When classes resume after summer break, students, faculty and staff will discover that the University Health Service (UHS) is taking a new approach. The three-phase reorganization, to begin in August, will include the closing of the inpatient unit and the after-hours clinic; the expansion of health education and wellness programs; and the relocation of the faculty/staff clinic.
Emory has one of the last University in-patient clinics in the Southeast, according to UHS Administrative Director Janice LaToza. "Georgia Tech closed its unit in 1991 and replaced it with a wellness center. The University of Georgia closed its unit in 1988. Neither Duke nor Vanderbilt has in-patient care," she said. Currently, Student Health Services operates 24 hours per day, which requires at least a nurse and a nursing assistant to be on-site at all times. Last year, according to UHS Medical Director JoAnne Williams, only 140 students were hospitalized overnight in the inpatient unit. The after-hours clinic saw an average of four students per night, between 5 p.m. and 8 a.m. During the regular clinic hours, the Health Service averages approximately 70 students per day, but frequently sees as many as 100 students per day.
"We want to increase the daytime utilization and be able to serve more of the students in other ways," said Williams. "It makes more sense to develop programs to benefit the entire student body, rather than lock our resources into maintaining a clinic which is only serving an average of four patients per night, as long as adequate and appropriate options are provided for students. We understand that the change will require some re-education and adjustments, because we have been used to the other system for so long." A transition advisory group, composed of Campus Life administrators, health care providers and students has been identified to offer guidance during the reorganization.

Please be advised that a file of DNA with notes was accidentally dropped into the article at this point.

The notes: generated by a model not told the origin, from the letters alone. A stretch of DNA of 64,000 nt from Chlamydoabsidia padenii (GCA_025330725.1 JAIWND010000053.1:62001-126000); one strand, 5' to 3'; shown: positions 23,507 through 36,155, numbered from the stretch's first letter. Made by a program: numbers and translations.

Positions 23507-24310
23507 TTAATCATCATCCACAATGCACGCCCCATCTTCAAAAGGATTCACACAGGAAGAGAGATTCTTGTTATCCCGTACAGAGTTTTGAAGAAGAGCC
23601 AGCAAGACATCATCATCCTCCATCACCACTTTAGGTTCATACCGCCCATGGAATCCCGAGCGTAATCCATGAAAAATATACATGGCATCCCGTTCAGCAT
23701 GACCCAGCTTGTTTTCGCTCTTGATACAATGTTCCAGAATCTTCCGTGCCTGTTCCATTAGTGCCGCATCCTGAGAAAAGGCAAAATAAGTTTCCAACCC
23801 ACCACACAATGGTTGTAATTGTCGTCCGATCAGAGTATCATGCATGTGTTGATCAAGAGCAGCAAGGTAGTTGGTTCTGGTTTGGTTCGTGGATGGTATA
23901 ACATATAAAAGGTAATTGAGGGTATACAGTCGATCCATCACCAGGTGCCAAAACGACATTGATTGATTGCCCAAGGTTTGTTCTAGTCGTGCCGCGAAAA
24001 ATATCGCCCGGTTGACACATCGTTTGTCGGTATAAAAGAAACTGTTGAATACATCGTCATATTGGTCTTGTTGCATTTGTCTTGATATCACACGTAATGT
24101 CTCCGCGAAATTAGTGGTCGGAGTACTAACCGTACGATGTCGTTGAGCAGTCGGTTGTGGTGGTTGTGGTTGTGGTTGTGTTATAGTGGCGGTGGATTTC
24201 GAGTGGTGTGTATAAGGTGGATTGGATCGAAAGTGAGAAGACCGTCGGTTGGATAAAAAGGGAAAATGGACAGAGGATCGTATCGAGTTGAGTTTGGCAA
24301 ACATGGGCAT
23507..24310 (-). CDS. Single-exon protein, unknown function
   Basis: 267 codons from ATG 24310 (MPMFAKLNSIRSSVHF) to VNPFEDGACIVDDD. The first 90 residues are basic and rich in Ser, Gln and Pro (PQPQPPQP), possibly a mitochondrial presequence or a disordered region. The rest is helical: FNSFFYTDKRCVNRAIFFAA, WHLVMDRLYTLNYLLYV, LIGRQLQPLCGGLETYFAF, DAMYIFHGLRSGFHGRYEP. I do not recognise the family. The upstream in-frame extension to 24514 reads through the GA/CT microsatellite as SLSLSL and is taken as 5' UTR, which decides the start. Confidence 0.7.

The regular clinic hours for the Student Health Service will expand to 8 a.m.-6 p.m., Monday- Friday; and 10 a.m.-1 p.m. on Saturdays. Students requiring urgent care outside of these times will be referred either to one of two local urgent care facilities, or to the Emory Hospital Treatment Room, depending on the nature of the illness. The Student Health Service is finalizing plans for after-hours telephone consultation and for transportation to the facilities.
The reorganization was prompted in part by the upcoming incorporation of the faculty/staff clinic into the new Emory Satellite Clinic, to be located in the 1525 Clifton Road Building when it opens in early 1997. The space vacated by the faculty/staff clinic, according to Williams, will be transformed into a health education resource center for students with computer workstations and software. There also will be nutrition services and consultations, peer education programs and substance abuse programs. "We hope to have more of a presence outside of traditional health services and sick patient visits," said Williams. The transformed offices, she said, "will be totally dedicated to student care."
-- Nancy M. Spitler